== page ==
Learn More About Unsafe Building Injuries
When someone is hurt on another person’s property, the personal injury case generally falls under a theory of premises liability
Most people enter and exit buildings all the time, and few people worry about getting hurt while they’re inside. However, unsafe building injuries happen more often than you might realize, and they can occur for a number of reasons. If you’ve been hurt inside an unsafe building, it’s important to know what steps to take next.
Premises Liability and Unsafe Building Injuries
When someone is hurt on another person’s property, the personal injury case generally falls under a theory of premises liability. These types of injuries can occur in a building owned by a store or public entity, such as a city hall, or they can happen in a private home, such as a neighbor’s house.
As you might imagine, a building or home can be dangerous for a lot of reasons. Common causes of unsafe building injuries include:
- Wet or slippery floors
- Broken stairs
- Inadequate lighting
- Negligent security
- Objects falling from above
- Dangerous conditions, such as potholes or cracked pavement
One of the first questions to ask is who is responsible for the injury? In a premises liability case, there are two main considerations to keep in mind: the owner’s duty of care, and the classification of the entrant (invitee, licensee, or trespasser).
Building Owner’s Duty of Care
Owners and occupiers of buildings and land have a responsibility to ensure their property is safe and doesn’t post an unreasonable risk of injury to someone who enters. However, it’s also important to note that people who enter the property also have an obligation to use the property in an ordinary, reasonable way. For example, someone who slides down the handrail of an escalator instead of standing on the stairs in the normal manner most likely can’t make a claim for injuries if they fall off the handrail while sliding down it.
The owner’s duty of care also depends on how the entrant is classified. Premises liability law generally breaks down visitors to property into three groups: invitees, licensees, and trespassers.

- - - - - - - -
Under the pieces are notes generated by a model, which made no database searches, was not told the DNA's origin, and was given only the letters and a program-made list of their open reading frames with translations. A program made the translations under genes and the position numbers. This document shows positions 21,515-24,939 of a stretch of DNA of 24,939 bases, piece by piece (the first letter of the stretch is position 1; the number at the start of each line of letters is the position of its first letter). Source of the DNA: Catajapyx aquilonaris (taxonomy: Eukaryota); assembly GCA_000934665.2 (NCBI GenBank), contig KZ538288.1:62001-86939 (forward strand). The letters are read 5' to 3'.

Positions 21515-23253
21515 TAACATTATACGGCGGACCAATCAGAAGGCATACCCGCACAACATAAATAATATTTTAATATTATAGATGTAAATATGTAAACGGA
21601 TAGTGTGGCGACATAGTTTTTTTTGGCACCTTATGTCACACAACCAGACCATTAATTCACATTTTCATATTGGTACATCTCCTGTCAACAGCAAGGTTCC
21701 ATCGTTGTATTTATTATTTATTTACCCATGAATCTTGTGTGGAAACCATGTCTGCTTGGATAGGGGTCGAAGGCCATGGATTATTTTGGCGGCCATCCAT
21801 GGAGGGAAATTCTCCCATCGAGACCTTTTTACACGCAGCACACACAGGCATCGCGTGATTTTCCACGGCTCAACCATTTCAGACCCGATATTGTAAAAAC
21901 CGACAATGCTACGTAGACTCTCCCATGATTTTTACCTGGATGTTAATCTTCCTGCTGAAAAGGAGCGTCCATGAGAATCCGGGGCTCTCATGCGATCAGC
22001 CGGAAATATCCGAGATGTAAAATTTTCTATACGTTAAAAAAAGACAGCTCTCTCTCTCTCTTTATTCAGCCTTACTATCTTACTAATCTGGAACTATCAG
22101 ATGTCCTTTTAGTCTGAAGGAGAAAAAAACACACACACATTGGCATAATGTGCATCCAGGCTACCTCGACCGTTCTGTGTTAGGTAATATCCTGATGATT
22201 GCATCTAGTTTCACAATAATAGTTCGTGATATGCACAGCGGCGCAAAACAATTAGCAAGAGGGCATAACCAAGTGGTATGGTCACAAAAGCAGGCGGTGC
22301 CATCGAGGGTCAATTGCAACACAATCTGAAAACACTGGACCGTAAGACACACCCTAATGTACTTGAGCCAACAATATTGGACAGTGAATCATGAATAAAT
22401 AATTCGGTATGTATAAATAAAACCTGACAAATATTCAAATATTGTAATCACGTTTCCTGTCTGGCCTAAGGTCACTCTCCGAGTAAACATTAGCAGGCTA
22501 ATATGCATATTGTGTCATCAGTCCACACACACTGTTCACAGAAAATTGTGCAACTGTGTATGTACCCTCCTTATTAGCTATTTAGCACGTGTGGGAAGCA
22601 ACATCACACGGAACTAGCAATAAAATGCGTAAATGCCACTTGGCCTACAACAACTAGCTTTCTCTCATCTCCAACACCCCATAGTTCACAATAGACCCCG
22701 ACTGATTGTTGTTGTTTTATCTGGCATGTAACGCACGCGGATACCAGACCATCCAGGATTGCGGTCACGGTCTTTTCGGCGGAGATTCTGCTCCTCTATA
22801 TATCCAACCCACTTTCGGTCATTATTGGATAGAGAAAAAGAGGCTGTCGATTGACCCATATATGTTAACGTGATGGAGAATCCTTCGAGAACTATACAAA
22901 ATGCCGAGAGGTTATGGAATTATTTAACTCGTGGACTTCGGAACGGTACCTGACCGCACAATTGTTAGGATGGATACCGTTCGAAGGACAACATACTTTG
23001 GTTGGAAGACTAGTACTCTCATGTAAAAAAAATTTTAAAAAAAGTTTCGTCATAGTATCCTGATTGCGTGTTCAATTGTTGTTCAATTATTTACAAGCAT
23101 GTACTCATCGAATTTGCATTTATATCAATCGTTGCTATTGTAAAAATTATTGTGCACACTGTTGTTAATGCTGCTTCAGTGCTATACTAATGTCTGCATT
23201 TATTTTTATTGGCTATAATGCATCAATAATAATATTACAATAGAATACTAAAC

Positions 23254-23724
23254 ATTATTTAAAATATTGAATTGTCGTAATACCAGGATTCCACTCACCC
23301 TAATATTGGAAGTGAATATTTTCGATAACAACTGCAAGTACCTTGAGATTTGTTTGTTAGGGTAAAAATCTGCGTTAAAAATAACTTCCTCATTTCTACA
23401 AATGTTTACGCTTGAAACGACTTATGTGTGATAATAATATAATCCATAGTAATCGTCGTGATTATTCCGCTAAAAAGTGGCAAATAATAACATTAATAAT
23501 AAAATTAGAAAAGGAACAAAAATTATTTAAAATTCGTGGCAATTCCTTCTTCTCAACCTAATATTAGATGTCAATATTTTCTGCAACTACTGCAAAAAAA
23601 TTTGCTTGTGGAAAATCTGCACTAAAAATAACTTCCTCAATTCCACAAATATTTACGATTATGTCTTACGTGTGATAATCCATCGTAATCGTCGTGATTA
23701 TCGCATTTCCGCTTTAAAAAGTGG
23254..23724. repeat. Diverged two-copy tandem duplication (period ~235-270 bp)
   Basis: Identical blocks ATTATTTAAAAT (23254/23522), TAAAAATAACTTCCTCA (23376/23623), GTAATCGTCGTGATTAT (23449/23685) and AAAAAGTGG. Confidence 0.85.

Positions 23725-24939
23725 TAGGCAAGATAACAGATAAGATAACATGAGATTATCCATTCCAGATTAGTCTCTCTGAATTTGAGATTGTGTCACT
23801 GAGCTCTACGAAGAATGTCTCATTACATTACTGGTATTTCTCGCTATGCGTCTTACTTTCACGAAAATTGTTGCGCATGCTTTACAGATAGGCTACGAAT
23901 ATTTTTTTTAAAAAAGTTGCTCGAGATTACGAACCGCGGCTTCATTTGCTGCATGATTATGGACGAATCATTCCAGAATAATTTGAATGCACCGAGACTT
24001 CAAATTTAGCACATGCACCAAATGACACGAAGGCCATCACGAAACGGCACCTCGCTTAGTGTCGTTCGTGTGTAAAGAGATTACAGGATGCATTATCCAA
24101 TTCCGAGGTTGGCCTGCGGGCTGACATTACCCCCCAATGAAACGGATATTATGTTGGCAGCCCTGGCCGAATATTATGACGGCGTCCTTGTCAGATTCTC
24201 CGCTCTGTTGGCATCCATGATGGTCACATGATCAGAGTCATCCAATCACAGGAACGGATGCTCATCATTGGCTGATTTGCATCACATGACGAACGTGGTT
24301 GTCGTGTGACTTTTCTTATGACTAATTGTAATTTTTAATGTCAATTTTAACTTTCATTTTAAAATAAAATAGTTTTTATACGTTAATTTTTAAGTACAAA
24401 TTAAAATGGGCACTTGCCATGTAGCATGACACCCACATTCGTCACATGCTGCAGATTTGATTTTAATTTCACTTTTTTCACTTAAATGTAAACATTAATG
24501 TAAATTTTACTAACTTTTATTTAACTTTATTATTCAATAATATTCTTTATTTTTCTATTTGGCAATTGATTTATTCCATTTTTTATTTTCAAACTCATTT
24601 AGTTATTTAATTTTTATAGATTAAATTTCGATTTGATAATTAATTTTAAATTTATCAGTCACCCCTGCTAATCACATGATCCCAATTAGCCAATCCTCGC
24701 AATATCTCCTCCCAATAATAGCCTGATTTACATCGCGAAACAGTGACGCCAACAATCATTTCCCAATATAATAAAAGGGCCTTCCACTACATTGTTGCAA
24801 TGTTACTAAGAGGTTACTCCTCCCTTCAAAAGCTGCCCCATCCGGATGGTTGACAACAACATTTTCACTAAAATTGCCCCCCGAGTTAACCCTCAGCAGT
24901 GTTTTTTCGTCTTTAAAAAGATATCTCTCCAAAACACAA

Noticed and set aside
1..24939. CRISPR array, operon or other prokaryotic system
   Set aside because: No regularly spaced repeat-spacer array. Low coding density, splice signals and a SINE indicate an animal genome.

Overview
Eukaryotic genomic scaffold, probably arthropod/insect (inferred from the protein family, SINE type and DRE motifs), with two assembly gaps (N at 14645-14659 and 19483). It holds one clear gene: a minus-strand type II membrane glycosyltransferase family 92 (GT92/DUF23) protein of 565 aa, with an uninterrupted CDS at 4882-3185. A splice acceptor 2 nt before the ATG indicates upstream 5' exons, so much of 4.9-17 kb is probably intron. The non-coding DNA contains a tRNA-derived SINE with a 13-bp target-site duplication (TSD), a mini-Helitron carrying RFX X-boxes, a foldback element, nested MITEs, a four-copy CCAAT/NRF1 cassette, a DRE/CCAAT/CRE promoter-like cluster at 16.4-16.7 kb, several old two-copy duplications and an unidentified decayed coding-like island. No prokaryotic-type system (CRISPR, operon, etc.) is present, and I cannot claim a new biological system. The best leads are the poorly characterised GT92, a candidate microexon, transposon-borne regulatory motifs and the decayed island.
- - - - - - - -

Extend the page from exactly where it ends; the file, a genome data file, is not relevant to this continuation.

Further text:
Invitees – Invitees are individuals who enter a property for their benefit and the property owner’s benefit. For example, someone who goes to a convenience store to purchase a loaf of bread is an invitee because their visit benefits the store owner. When a property owner advertises his or her business as open to the public, entrants are most likely to be classified as invitees.
Licensees – A licensee is someone who enters a property for their own benefit and not the owner’s benefit. To use the convenience store example, a licensee would be someone who stops by the store to ask for directions or to buy something. This action benefits the licensee, but it confers no benefit to the store owner.
Trespassers – Most people know what a trespasser is because the word is commonly used outside of a legal context. A trespasser is someone with no invitation or right to be on the property. Although property owners don’t have as high of a duty of care to trespassers as they do to invitees and licensees, property owners must still take reasonable steps to ensure that their property is not unreasonably dangerous. The law also makes exceptions for child trespassers.
What to Do After an Unsafe Building Injury
If you have been injured due to unsafe conditions in a building or private residence, there are specific steps you should take to ensure you protect your legal rights.
Get Medical Help – It’s important to take care of any injuries first. Not only is this important for your long-term health, it can also impact your ability to file a claim. The reason is that any insurance company that gets involved on the defense side will point to any time lapses between your injury and your medical treatment as possible evidence that your injuries aren’t as bad as you claim, or that some other event caused your injuries.
File a Report – It’s always a good idea to file a police report when appropriate. If you’re unsure, call the police and ask if they would like to make a report. This creates documentation of the accident. If the police decline to send an officer to the scene, you should make a report with the building owner. For example, if you fall in a grocery store, you should ask the store owner or manager if they have an official procedure for filling out an incident report.
Take Photos – Smartphones make it easy to document accidents immediately after they happen. If you have a phone, or someone near you has one, take photos of the scene, including any dangerous conditions on the premises.
Speak to a Personal Injury Lawyer – It’s also important to discuss your case with a helpful personal injury lawyer who handles premises liability cases. You have important legal rights. Your lawyer can help you protect your right to receive compensation for your injuries.